What better place to have a star party than Big Sky Country? The answer of course…is none!
The Central Montana Astronomy Society hosts this excellent event once a month at the Lewis and Clark Interpretive Center in Great Falls. Lewis and Clark relied on the stars (and also of course on Sacajawea) to guide their expedition to the territory that would eventually become the Mountain West states we live in today. So obviously, there’s no better setting in which to host such a “stellar” event.
During the monthly star party, the USDA Forest Service works with the astronomy society to set up large telescopes for public viewing, as well as provide interesting explanations of the constellations and stars being viewed.
Some of the constellations we’ll be lucky enough to see from Great Falls in the fall and winter of the year may include:
Andromeda – before she was made popular by the 80s cult flick “Clash of the Titans,” Andromeda, or the “Chained Lady,” was making movie magic in the night skies. This lovely constellation is characterized by the spiral Andromeda galaxy, one of the most distant objects visible to the naked eye, and very similar to our Milky Way galaxy. In fact, in most sci-fi films that propose the existence of extraterrestrial life, the aliens commonly come from the Andromeda galaxy.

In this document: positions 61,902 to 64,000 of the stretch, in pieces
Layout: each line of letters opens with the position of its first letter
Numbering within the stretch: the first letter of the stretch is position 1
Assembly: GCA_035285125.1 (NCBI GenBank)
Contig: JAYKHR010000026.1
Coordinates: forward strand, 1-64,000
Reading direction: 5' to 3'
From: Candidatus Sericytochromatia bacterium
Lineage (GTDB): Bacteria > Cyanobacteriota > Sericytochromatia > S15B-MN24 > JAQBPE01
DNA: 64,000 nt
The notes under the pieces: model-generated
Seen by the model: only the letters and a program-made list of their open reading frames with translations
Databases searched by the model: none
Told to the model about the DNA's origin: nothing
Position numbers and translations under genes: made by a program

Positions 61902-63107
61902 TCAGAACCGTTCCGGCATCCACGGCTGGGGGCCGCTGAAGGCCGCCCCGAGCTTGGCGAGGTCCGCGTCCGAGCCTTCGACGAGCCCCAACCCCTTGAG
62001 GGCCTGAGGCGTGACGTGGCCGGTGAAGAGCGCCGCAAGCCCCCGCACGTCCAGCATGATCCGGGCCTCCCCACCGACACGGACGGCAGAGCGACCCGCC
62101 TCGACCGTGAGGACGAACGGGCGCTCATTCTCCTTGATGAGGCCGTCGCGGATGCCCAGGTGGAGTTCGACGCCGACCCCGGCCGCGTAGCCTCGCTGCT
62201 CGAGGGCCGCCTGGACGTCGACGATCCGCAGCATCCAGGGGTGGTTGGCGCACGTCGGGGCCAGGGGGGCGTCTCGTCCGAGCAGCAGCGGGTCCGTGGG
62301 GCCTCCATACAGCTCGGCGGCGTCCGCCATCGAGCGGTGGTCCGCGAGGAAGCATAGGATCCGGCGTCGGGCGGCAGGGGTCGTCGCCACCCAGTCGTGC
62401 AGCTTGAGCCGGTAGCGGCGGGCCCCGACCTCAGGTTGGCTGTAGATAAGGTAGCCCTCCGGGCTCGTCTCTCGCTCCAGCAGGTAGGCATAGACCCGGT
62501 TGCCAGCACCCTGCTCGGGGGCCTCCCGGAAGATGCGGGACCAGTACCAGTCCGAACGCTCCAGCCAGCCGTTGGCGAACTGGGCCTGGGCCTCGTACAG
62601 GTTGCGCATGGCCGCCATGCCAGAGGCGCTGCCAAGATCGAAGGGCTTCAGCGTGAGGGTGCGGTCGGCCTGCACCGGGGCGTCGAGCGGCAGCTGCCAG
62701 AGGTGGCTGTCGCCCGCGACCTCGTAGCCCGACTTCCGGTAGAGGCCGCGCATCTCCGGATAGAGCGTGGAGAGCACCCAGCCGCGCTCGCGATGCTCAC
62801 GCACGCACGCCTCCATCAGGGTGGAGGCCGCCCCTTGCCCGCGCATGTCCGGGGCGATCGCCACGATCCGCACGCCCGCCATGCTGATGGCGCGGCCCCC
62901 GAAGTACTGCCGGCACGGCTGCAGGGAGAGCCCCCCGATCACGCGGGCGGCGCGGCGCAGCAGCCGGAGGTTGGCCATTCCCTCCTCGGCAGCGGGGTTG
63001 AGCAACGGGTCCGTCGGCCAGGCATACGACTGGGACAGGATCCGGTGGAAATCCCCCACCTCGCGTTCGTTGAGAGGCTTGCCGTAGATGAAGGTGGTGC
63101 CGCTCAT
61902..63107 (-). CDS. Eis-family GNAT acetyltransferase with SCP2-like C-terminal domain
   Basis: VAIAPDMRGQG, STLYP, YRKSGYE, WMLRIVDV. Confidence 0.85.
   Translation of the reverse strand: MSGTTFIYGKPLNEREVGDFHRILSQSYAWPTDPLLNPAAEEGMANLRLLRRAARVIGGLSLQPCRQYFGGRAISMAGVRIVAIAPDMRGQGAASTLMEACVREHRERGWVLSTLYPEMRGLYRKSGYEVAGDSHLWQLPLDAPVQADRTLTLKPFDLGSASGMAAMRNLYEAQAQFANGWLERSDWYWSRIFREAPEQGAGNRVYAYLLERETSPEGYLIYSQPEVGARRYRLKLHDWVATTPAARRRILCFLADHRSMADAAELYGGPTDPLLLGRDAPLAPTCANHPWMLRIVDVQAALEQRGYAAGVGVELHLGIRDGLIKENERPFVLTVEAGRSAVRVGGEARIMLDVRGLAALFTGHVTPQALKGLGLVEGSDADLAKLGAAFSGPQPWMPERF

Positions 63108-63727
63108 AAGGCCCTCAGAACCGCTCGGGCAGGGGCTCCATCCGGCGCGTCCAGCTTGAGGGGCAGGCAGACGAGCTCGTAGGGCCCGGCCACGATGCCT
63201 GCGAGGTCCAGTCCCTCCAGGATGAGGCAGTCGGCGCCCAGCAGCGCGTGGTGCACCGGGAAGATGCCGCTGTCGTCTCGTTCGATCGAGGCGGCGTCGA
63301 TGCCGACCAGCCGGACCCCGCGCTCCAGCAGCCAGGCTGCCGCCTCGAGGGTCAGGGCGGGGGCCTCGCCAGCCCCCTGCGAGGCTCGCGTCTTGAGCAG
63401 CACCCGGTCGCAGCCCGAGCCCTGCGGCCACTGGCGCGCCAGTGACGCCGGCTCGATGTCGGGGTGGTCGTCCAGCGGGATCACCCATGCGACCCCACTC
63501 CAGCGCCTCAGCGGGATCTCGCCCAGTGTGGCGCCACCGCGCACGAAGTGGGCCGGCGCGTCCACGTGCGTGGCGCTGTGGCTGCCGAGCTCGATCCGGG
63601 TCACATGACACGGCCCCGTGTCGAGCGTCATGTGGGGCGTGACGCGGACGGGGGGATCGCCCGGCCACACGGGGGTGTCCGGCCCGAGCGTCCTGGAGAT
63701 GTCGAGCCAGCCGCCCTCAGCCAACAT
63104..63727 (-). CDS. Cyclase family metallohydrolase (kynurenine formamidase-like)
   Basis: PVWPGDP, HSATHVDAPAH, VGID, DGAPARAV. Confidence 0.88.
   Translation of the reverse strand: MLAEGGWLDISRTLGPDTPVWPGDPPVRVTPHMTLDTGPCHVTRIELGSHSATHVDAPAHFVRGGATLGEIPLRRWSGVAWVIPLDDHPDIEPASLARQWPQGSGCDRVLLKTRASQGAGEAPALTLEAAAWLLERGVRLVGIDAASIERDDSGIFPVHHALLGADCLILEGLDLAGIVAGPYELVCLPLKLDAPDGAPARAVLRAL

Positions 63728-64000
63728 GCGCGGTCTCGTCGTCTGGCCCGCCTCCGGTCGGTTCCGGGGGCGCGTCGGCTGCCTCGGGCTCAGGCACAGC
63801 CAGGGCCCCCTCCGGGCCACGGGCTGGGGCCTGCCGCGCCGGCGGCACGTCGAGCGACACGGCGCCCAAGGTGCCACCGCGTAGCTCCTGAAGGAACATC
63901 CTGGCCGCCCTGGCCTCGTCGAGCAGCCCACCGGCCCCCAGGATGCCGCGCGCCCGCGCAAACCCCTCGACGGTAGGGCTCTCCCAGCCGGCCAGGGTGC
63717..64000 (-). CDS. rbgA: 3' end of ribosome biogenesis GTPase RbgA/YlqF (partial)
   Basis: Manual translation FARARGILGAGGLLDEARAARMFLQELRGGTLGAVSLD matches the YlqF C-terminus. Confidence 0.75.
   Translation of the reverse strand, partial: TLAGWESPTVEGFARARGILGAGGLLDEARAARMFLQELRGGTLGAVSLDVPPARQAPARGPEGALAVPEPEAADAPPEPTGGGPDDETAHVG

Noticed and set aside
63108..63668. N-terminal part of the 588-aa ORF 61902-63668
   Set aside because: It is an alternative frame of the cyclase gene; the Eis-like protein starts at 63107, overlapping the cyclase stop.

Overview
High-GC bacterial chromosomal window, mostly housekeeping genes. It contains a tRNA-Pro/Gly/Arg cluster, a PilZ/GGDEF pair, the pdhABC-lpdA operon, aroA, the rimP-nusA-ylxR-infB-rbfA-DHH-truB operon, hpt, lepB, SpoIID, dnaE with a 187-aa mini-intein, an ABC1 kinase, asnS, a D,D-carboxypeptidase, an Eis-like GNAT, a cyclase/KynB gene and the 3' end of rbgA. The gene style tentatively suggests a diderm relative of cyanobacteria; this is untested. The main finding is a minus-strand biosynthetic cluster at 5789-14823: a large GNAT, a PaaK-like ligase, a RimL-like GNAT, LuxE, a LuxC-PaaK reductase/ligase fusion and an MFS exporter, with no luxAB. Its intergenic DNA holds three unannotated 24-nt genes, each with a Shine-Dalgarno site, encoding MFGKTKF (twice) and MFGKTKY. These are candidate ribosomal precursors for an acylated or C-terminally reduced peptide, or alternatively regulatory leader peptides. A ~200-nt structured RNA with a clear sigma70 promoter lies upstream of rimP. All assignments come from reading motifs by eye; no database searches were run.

Cassiopeia – this constellation is easily recognizable due to the “W” shape formed by its five bright deep-sky object stars. In ancient Greek mythology, Cassiopeia was said to boast about her unrivaled beauty. Today, this constellation sits with Andromeda on the South side, and they are both lovely.
Perseus – another constellation in the Clash of the Titans myth! Perseus can be recognized by several deep sky objects, including double clusters, planetary nebula and emission nebula. It’s also the location of the radiant of the annual Perseids meteor shower.
Pisces – one of the zodiac constellations, Pisces is “the fish.” This constellation is commonly represented as two fish, each of which is tied to the same point by a long length of string. The fish are connected at the tails. Ancient Greek and Babylonian astrologers commonly represented this constellation this way in their drawings.
Aries – another zodiac constellation representing “the ram.” Even though it remains recognized as one of the 88 modern constellations, its deep sky objects are very dim. The Astronomy Club members will probably be able to help Star Party attendees locate this obscure constellation.
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